Valdosta Daily Times


March 27, 2013


VALDOSTA —  In directing Valdosta State University Theatre & Dance’s latest musical, “Pippin,” Eric Brandt Nielsen recalls an “unsettling” time in his life.

In the Vietnam era of the 1970s, sitting with the male cast of a production, “we were huddled around a TV broadcast that was announcing the draft results from a lottery,” the VSU dance professor shares in his “Pippin” director’s notes. “Our lives were being tossed around on ping-pong balls with our birthdates printed on them.”

Though they were preparing to step on stage for a college show, they watched the lottery to see if any of them might be going to war.

Though “Pippin” is a show known for its naughty pop — very much a musical of the ’60s and ’70s but set in the Middle Ages with a fictional account of the life of Charlemagne’s son, Pippin, the Stephen Schwartz musical was also an allegory for Vietnam.

On Broadway, under the direction of genius dance maestro Bob Fosse, “Pippin” flaunted its explicit nature but could also reveal what has been described as “surreal” and “disturbing” qualities. Fosse reportedly wanted to create an ending so dark that Schwartz had to remind the famed director who wrote the musical and tell him no.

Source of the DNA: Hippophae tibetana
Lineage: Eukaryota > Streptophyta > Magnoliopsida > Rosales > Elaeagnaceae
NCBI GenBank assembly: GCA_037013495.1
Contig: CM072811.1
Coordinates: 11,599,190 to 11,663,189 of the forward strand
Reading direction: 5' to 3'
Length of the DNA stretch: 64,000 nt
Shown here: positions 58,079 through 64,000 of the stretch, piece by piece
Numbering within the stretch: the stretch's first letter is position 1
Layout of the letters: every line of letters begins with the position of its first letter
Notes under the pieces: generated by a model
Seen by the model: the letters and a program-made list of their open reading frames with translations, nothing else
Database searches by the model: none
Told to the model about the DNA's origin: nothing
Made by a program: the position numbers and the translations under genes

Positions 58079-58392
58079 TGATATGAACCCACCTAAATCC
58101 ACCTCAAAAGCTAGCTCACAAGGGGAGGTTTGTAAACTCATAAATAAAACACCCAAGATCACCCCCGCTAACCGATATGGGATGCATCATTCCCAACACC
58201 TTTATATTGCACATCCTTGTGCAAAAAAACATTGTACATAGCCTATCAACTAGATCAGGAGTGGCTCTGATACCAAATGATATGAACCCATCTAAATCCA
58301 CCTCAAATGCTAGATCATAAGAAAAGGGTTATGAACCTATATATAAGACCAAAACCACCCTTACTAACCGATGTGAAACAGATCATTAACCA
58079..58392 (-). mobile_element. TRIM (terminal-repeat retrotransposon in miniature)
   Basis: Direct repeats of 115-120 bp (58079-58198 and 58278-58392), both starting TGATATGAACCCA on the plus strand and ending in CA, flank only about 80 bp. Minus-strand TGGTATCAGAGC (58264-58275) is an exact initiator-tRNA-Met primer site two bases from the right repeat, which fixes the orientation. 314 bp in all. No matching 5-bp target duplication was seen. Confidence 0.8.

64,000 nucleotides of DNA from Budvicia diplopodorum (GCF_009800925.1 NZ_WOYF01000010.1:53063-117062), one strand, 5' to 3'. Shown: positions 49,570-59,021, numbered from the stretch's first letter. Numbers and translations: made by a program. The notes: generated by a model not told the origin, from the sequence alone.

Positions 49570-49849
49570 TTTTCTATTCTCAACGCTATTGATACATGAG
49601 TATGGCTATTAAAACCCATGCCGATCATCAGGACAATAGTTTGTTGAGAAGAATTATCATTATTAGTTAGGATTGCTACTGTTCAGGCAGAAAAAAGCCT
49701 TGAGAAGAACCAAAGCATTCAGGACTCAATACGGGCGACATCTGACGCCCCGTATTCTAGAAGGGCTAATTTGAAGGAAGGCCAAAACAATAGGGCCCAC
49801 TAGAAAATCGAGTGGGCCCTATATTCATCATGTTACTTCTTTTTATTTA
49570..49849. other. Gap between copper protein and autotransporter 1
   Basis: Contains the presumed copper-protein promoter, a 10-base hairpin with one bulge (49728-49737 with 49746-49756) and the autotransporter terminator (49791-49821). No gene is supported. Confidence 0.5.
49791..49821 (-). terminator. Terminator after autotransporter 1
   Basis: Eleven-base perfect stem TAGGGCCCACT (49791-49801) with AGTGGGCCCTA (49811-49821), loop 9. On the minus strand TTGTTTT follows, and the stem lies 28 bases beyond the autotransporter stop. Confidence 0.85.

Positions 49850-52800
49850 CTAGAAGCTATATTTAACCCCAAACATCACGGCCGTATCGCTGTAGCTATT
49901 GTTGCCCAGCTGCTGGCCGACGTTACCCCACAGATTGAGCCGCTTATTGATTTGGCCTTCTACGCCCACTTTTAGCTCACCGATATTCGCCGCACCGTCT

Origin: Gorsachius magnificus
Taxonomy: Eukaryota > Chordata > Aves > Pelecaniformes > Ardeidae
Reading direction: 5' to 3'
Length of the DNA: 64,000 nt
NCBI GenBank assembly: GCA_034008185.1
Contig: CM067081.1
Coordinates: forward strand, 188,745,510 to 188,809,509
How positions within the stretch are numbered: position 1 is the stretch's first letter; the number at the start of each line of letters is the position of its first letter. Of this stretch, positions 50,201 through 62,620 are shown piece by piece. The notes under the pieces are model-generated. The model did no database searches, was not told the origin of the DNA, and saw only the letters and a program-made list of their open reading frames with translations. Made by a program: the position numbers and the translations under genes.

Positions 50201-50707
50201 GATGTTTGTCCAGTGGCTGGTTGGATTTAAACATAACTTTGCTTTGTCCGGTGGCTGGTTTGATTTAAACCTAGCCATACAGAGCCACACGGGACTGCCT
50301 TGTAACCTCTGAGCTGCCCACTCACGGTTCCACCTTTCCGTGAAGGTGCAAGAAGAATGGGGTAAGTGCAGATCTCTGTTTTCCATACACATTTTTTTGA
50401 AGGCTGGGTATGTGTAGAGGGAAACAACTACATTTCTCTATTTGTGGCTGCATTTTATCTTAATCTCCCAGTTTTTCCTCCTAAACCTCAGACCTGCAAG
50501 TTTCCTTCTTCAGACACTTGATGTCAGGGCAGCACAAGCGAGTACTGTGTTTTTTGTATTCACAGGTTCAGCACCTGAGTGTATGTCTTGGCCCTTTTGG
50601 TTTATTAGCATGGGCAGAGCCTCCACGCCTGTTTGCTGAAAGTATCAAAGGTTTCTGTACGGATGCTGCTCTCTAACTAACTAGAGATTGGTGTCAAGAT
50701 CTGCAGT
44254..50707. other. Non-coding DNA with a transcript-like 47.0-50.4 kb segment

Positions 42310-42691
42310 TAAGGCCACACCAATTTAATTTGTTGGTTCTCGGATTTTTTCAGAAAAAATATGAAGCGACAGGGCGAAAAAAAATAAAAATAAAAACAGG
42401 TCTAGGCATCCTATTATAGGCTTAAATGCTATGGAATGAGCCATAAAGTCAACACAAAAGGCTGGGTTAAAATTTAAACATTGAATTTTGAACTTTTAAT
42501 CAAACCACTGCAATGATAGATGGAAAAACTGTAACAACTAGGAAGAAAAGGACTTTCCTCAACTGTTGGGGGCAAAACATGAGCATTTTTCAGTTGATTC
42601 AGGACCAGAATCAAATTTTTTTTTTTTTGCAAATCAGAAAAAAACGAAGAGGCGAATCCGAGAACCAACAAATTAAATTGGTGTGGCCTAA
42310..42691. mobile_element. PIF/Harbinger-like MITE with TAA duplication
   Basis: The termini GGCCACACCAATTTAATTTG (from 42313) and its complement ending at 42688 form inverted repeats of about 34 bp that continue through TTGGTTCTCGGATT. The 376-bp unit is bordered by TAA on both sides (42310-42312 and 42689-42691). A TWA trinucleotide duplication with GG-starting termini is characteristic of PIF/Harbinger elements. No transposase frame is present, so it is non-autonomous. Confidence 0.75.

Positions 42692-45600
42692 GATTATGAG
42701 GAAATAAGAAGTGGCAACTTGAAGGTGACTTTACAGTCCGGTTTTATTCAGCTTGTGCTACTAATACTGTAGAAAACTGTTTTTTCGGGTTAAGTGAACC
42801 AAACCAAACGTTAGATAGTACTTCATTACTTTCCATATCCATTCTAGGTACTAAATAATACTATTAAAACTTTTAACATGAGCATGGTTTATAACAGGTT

Having directed “Pippin” twice previously for other venues, Nielsen says he’s been mindful of finding a balance with a student cast for a South Georgia audience. Nielsen’s direction hones some of Fosse’s edge while keeping the show fun and incorporating the recent revival’s new ending. Nielsen’s choreography tempers Fosse’s more overtly sexual dance routines with subdued but suggestive rhythms. Still, VSU Theatre & Dance issues a playgoers advisory of explicit theatre for “Pippin”: “Please note this production contains adult themes and language and is not recommended for young audiences.” Nielsen says the show should be considered PG-13.

For his young cast, Nielsen has felt compelled to inform them of the era when “Pippin” was first produced, especially since his cast knows little of the time surrounding the Vietnam War.

“I wanted them to understand what happened and how many musicals from the 1970s were political satire,” Nielsen says. He had to explain how the show’s line of a “police action” is crucial to the Vietnam era, which was never officially a declared war but referred to as a police action. “It’s an important line,” Nielsen says. “If it’s a war, it’s a war.”

The cast needs to understand these moments in the show, so they can convey the satire of those times to a 21st century audience. Some older audience members will get these lines immediately, Nielsen says, because it wasn’t just a show. Like Nielsen, they lived through those times.

“But the themes are timeless really,” Nielsen says; as long as there are wars and controversies surrounding wars, “Pippin” has something to say.

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